Not so bad, really, but far far less than the dreams he had.
I'm sort of inbetween these two. Also had the dreams, never cashed out for millions, but I'm OK moneywise. Can't retire, but can be picky about what I do and not work for long stretches if I want. Like my friend above, I divorce (although for different reasons... one was she had already spent everything we had before the divorce, after the divorce was done I was better off than when I was married). But similar.
I passed on several startup opportunities, and several bigger company but still higher risk jobs that all would have put me into the 'very wealthy' area if I'd taken them over the trajectory I chose.
So, who's really happier? My rich buddy or my working but single and somewhat happy buddy?
Is having a family vs. not having a family directly related, somehow, to this wealth and happiness thing?
The evidence says: yes. If you're married with kids, and you've got your timing down reasonably well, you're much more likely to be one of the guys who cashes out at the right time and does the early retirement thing (or goes on to do REALLY big stuff, like what Google's doing right now.. creating, in effect, a privately owned, publically available global internet subnet).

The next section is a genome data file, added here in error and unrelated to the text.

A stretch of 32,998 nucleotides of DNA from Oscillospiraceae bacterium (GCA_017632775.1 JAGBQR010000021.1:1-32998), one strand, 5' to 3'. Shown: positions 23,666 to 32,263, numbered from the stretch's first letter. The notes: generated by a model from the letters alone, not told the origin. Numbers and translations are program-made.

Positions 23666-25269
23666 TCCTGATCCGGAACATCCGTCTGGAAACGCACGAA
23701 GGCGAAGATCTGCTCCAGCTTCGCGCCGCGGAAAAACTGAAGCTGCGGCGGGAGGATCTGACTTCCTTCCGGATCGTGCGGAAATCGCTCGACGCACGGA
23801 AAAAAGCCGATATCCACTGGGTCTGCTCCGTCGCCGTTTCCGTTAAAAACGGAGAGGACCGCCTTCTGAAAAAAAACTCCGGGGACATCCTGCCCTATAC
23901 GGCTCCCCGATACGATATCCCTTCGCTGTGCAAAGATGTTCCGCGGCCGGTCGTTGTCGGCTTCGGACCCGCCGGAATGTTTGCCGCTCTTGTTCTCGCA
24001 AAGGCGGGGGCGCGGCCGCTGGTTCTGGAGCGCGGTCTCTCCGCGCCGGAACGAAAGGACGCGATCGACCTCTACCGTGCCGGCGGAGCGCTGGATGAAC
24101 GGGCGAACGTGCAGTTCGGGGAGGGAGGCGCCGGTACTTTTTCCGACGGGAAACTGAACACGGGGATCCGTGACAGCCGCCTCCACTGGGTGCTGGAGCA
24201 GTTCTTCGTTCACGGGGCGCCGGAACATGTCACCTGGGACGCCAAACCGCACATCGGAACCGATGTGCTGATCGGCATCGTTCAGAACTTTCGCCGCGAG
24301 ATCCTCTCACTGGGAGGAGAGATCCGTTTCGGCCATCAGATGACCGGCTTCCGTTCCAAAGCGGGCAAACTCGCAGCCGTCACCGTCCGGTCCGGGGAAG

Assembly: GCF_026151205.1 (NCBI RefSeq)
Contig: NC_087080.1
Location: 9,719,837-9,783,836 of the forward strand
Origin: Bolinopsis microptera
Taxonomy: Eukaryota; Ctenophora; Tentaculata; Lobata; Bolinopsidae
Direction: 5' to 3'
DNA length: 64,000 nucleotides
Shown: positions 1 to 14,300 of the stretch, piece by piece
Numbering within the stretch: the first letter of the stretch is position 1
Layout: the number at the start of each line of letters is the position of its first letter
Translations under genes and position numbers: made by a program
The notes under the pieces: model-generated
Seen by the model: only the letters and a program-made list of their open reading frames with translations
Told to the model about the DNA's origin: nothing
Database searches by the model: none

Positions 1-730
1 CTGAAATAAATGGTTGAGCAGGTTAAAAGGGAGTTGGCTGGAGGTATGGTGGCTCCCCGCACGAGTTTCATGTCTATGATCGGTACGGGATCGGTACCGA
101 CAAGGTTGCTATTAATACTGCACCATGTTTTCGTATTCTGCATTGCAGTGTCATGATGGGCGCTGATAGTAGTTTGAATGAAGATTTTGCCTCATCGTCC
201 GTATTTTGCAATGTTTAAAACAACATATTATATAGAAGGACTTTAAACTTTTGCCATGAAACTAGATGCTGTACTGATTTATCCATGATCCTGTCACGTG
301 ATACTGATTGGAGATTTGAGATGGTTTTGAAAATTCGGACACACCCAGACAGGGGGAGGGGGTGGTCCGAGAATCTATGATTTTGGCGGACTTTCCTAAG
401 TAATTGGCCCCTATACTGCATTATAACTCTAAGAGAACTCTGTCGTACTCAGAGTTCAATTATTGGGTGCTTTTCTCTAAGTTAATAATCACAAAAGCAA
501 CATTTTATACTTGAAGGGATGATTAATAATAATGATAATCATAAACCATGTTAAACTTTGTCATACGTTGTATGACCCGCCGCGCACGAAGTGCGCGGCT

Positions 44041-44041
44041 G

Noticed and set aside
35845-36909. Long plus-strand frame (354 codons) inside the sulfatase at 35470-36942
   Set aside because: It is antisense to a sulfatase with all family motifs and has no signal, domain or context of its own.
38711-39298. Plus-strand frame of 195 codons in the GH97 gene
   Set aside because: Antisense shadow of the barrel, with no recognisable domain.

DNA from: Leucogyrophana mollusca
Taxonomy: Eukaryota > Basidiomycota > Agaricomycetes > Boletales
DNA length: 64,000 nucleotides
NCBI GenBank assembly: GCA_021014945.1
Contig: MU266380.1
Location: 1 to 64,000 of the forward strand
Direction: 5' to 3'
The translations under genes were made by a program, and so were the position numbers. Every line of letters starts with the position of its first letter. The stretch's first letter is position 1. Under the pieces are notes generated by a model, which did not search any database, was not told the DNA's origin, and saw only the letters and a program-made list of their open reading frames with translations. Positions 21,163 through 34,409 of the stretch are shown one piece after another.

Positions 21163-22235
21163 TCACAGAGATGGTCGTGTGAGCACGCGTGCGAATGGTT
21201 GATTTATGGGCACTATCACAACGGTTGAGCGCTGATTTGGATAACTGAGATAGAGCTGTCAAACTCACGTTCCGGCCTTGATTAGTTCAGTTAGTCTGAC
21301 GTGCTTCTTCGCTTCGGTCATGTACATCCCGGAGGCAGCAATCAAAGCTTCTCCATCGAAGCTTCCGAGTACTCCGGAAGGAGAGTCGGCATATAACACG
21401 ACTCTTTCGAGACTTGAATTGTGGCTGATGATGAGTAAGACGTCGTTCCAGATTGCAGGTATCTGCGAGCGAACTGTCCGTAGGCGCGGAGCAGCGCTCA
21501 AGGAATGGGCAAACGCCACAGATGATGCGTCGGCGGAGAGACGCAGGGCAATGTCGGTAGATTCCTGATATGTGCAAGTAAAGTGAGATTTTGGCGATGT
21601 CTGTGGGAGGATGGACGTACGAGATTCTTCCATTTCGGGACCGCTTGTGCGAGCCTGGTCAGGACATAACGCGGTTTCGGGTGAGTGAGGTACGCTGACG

I guess I just wonder if my trajectory, considering I'm an undisciplined college dropout, is one I'm really happy with.
All things considered. Yes. I am happy with how things are and where they're going. I have a fun consulting gig that pays well and doesn't control all my time. I have a startup company that's building a great product that I think can change the face of audio and eventually, video media and I work with some really interesting and fun people.
I don't want for anything material, but, I do miss my son and that family thing that I had a taste of, but didn't really get to fully experience. Now, at 47, it's really too late to start that one again. Yea, I know, I could, but I also know I wouldn't be happy doing it from scratch. I really do enjoy the freedom of being single and doing and going where I want when I want now. It's a trade off, certainly, but one I think is the right choice.
So, I continue on my original mission I set for myself decades ago: The leave this world just a little better than it was when I came into it.
And with that said.. off to another day of doing my best to make the world 'just a little better'.
Tuesday, September 20, 2005